These and other curiosities light me up and send me off down new paths, or sometimes old paths with a different twist or a more fervent embrace. I seem to feel the need to create fresh blogs for each of these paths. It may seem silly to you dear reader or perhaps it doesn’t matter a hill of beans that I do this. But my need for each new path to have a fresh, uncluttered page seems to defy what my studio looks like, and affords breathing space for all the questions and curiosities I am currently working out.

With the onset of summer, I’ll be camping out on a new blog created especially for my embroidered fragments. You can read more about them here and here and even follow me there if you are curious to see where this path takes me. Perhaps you’d even like to join me in a Summer of Stitching. But I will also be drawing and painting abstracts. I am particularly interested in seeing if I can create abstracts that are based on actual things/objects/places etc. Above you can see the first of its kind and you can check in with numerous others, as well as the embroidery, on Instagram as the summer unfolds. These two things are not mutually exclusive of one another. In fact, I’ve been creating abstract fabric collages and stitching my line drawings atop of them. I recently made a fabric collage based on an abstract sketch from my sketchbook. It is being stitched and embellished with embroidery, beads, stitched drawings, etc. I’m looking forward to seeing how it evolves.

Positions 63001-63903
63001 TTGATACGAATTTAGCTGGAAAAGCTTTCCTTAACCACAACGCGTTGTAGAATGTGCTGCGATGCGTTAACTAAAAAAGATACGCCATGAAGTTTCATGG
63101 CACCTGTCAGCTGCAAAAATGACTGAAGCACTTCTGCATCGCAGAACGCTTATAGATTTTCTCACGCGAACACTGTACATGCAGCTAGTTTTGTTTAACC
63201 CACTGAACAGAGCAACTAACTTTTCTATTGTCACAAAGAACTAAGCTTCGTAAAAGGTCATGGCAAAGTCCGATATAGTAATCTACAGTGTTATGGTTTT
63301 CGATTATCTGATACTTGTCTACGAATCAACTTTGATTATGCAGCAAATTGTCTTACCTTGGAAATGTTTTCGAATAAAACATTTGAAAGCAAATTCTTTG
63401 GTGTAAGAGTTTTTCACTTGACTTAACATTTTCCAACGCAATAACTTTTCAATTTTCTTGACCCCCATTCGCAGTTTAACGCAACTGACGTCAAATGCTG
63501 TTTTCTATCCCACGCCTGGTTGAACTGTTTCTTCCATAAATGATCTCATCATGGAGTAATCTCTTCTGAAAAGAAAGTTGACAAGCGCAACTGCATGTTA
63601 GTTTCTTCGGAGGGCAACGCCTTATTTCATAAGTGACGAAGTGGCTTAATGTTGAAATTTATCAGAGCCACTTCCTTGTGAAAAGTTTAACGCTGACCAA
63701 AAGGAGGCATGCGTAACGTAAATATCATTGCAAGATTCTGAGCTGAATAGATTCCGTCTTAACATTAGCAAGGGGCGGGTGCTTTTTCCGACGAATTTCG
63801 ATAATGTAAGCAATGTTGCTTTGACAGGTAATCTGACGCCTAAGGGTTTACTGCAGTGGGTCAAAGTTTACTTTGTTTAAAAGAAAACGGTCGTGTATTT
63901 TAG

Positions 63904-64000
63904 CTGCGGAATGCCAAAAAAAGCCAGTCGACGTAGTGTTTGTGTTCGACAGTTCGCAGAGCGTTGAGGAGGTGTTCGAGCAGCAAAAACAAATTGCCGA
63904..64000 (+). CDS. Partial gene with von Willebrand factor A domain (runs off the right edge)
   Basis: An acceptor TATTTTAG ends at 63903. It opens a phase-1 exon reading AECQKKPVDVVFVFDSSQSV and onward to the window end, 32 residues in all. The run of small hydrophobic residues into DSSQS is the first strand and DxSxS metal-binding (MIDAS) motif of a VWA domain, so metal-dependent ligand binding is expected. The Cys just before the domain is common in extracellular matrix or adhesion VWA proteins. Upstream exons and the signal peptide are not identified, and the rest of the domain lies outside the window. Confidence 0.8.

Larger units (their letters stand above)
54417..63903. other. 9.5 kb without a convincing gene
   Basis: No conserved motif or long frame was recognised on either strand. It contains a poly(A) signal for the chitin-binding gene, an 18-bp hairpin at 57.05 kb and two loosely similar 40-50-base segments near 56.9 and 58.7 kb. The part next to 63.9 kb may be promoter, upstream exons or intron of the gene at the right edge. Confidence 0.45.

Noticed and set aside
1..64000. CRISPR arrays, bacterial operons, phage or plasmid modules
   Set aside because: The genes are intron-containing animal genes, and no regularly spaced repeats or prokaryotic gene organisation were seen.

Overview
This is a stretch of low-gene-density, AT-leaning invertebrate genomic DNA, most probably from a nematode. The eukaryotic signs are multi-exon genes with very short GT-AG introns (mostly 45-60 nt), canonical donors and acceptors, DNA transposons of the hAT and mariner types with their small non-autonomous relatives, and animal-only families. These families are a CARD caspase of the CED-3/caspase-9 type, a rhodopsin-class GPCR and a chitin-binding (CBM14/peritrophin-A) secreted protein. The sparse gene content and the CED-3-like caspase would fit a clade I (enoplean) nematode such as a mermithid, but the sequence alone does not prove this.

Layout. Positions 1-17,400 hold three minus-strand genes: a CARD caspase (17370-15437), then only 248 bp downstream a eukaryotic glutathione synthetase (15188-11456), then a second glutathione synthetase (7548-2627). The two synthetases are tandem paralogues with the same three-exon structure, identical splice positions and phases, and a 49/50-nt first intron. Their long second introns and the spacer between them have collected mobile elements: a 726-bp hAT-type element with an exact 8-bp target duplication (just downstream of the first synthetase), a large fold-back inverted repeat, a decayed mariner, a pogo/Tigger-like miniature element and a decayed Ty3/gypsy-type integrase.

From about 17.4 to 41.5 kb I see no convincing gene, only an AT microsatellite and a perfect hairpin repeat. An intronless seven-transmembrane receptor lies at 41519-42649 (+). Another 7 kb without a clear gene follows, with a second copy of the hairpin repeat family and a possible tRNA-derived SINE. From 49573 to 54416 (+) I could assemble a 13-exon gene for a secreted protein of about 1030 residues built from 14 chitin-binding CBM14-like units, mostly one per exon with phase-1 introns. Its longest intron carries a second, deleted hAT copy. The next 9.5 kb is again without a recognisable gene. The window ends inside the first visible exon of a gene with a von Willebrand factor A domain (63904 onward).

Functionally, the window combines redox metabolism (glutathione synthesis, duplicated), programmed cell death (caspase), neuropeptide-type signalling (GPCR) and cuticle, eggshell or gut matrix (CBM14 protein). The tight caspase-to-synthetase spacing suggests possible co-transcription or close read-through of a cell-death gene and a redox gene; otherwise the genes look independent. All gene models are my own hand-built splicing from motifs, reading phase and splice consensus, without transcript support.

If this is all a bit dizzying to you dear reader, please know that it is for me as well. But I am endlessly curious, and seem to thrive on trying to solve creative riddles and searching for answers to the numerous artistic questions in my head. What is a constant and helps me make sense of it all, is that all roads seem to branch off of and lead me back to my sketchbook. That’s a pretty cool idea –

A sketchbook is an intersection where magical paths await exploration.

Let’s go exploring this summer and befriend curiosity!

Artfully yours,

Jennifer

Yep. That’s me! Sitting at the intersection, sketching the path ahead. 🙂